11 February 2011

Scandinavian Skolkovo

Sergey Dzhanyan, "Ogonyok"
(the article is published on the UNOVA website

The Danish-Swedish Medicon Valley is one of the largest clusters in Europe, where research laboratories, commercial structures and industrial enterprises related to the vast industry called life-sciences — "life sciences" are concentrated.

Geographically, the Medicon Valley covers both sides of the Sound (Ehresund) Strait separating Denmark and Sweden — its western part is located on the island of Zealand, where Copenhagen is located, and the eastern part includes the area of the Swedish city of Malmo.

The foundations of the science city, known today as the Medicon Valley, were laid back in the days when no one even thought of such a thing. So, for more than a century, Danish cheese factories and dairy farms experimented with fermentation processes, and the innovative research of the chemical and physiological laboratory of the Carlsberg brewery in Copenhagen in the late 1800s, finally secured the glory of the cradle of biotechnology for the region. The almost century-old presence of high-tech pharmaceutical companies here, such as Novo Nordisk, Lundbeck, AstraZeneca and LEO Pharma, has made a significant contribution to the development of the Öresund region, and local universities with long traditions in the field of biological and medical research have given the world a whole galaxy of Nobel Prize laureates.

At the same time, Denmark has been and continues to be an industrial and agrarian power - mechanical engineering, radio electronics, textiles, chemical and pulp and paper industries form the basis of the local economy, and meat and dairy farming plays a leading role in agriculture. However, by the end of the twentieth century, it became obvious that the country's mineral-poor and foreign-market-dependent economy needed new sources of income. It was then, at the turn of the 80-90s, that discussions arose in Danish society about how ready Denmark was to develop world-class high-tech.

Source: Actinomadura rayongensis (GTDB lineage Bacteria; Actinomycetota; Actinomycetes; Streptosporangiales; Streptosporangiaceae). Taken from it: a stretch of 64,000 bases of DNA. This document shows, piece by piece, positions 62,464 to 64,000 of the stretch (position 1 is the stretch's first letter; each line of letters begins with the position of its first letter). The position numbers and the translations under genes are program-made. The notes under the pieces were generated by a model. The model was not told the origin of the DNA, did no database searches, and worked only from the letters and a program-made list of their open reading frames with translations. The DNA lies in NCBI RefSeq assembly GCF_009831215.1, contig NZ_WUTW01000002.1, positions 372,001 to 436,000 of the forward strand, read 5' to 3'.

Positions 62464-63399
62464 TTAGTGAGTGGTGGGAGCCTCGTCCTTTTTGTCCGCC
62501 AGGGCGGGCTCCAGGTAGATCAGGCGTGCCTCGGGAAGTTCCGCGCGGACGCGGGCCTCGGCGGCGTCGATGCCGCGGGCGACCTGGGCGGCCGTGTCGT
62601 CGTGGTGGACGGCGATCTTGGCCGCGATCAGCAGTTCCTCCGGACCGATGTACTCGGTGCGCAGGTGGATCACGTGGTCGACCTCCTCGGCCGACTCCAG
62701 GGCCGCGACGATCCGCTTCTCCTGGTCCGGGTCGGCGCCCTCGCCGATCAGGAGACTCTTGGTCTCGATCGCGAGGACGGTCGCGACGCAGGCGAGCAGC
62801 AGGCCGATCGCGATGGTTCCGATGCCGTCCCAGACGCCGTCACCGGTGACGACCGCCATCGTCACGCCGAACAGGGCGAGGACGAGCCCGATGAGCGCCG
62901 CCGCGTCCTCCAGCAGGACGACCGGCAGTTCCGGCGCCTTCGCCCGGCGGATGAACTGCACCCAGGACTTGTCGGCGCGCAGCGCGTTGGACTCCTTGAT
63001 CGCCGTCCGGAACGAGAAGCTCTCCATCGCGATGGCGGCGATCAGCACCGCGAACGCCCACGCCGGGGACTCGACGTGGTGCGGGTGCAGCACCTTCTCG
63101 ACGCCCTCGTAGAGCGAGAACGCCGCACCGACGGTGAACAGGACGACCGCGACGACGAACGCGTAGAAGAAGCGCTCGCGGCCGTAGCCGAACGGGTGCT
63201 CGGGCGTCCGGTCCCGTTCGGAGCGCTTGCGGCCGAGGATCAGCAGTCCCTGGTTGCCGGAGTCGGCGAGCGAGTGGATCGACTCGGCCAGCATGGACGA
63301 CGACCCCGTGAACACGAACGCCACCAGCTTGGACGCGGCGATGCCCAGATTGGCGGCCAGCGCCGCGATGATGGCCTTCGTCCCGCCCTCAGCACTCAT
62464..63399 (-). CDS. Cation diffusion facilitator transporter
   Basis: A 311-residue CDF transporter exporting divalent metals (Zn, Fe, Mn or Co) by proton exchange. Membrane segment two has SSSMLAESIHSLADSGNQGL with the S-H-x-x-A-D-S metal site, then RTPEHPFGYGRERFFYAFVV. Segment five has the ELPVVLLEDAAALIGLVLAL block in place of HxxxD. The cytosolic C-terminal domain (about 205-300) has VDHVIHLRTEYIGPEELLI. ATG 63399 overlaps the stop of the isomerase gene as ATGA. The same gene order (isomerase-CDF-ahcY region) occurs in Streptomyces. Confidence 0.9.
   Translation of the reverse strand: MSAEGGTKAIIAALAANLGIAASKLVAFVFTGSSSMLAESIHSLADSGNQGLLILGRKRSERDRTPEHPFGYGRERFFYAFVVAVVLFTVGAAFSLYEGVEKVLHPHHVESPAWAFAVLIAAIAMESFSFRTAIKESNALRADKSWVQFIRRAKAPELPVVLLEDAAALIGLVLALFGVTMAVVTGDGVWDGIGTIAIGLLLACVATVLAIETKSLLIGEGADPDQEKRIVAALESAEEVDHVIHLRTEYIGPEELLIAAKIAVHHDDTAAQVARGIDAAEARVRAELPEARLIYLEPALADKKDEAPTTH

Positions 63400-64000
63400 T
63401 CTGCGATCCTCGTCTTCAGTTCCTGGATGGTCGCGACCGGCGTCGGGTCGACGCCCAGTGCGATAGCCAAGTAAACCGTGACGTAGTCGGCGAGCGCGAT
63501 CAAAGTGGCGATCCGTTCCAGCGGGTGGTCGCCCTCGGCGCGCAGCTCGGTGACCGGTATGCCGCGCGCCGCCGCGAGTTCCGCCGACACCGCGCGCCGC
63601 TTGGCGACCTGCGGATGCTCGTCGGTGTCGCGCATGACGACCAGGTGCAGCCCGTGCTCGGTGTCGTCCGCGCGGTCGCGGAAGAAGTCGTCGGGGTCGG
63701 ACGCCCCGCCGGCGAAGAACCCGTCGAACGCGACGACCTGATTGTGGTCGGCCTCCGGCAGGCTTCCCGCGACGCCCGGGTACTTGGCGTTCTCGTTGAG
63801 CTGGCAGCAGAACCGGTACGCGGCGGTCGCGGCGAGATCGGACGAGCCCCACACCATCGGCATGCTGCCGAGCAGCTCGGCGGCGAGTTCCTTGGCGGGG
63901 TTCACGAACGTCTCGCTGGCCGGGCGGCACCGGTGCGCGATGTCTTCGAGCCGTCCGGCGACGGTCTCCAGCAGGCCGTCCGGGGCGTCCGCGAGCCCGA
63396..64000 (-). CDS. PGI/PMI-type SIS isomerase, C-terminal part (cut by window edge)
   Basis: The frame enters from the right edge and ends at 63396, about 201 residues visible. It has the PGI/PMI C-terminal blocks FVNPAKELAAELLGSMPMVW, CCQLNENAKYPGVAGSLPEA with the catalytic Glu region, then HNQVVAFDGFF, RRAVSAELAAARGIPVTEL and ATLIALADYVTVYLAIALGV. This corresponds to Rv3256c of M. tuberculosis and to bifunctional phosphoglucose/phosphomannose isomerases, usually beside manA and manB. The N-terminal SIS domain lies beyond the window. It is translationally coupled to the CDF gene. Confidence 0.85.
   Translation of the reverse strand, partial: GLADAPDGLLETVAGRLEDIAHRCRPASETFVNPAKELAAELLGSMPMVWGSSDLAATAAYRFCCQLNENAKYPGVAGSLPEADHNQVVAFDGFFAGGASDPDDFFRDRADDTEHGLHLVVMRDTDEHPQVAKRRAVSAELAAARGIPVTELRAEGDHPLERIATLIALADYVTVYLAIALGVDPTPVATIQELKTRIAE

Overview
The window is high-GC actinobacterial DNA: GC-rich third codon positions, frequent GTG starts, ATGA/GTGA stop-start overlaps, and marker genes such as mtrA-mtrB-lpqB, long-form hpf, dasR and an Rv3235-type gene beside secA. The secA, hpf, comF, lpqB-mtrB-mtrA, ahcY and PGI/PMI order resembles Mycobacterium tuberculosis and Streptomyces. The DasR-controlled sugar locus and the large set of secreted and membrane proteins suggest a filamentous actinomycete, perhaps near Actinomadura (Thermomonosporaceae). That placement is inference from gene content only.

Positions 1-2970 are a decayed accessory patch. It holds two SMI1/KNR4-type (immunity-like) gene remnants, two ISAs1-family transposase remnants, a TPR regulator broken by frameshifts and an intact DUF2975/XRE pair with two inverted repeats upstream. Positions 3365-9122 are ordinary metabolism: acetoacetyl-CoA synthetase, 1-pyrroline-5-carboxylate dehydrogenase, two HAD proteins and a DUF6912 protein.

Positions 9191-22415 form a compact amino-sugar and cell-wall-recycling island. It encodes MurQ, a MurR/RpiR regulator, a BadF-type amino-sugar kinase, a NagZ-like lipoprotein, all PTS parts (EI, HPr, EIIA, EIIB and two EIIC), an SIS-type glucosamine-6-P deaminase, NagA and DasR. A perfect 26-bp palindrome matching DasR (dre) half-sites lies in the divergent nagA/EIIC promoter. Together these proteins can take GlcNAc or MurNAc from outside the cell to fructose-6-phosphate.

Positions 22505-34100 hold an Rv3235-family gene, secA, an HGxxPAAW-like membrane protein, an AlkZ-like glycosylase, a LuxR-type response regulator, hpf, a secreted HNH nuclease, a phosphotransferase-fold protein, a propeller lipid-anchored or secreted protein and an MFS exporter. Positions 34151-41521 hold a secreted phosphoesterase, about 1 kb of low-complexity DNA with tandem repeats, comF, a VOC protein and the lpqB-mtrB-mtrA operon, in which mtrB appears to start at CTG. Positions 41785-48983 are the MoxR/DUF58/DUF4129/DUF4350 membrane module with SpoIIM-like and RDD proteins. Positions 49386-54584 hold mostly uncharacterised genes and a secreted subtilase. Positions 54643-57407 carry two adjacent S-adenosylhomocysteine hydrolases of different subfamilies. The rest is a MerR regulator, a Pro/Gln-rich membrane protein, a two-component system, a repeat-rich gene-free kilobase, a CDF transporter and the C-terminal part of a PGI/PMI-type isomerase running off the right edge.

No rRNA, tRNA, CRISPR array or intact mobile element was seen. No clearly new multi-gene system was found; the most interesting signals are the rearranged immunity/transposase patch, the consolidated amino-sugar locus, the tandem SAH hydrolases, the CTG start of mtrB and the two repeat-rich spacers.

— The development of biotechnologies is of exceptional importance for the Öresund region and Denmark as a whole. After all, it is biotech that is a real alternative, in comparison with the diminishing capabilities of industry and agriculture, if we want to keep the Danish "welfare society" at the existing level. This is one of the few areas of business where we will be able to make money in the future," says Bent Christensen, one of the pioneers of the Medicon Valley project, director of the University Clinic of Scone.

The task of creating a powerful technopolis, bringing together academic science and industry and contributing to the formation of jobs in this desert area, was very difficult. The ambitious plan required investing a lot of money so that Denmark could survive in competition with such serious players in the high-tech market as the USA and Japan, which means it was necessary to look for partners. However, they did not have to look for them for a long time — in neighboring Sweden, they also puzzled over similar problems.

By the mid-1990s, the authorities of Denmark and the South Swedish region of Skåne, together with business representatives, reached agreements on the project of an international biotechnology cluster called the Medicon Valley — by analogy with Silicon Valley in California. And in the fall of 1996, with the financial support of the European Union, the Medicon Valley Academy was founded, the purpose of which was to establish cooperation between all players in the region.

Left bank, right bank...Economics explains the emergence of clusters by three main reasons.

The first two of them lie on the surface — it is a gain from the distribution of costs for the maintenance and development of common resources for companies, as well as geographical proximity, which ensures cheapness and speed of delivery of goods or services necessary for business.

But there is a third reason — the close proximity of interconnected companies contributes to the spread of implicit knowledge, that is, knowledge and experience that are transmitted only through training and are closely tied to the people who carry them. Thus, a market of skilled labor is being created, which allows, instead of organizing the transfer of knowledge, to involve their bearer in the ranks of the company, and the path from fundamental research to a real product becomes much shorter. "Such a close neighborhood should create, according to our plan, an explosive mass of scientific ideas and at the same time provide favorable conditions for their application," says Ulv Oberg, development manager for the Swedish region of Skone.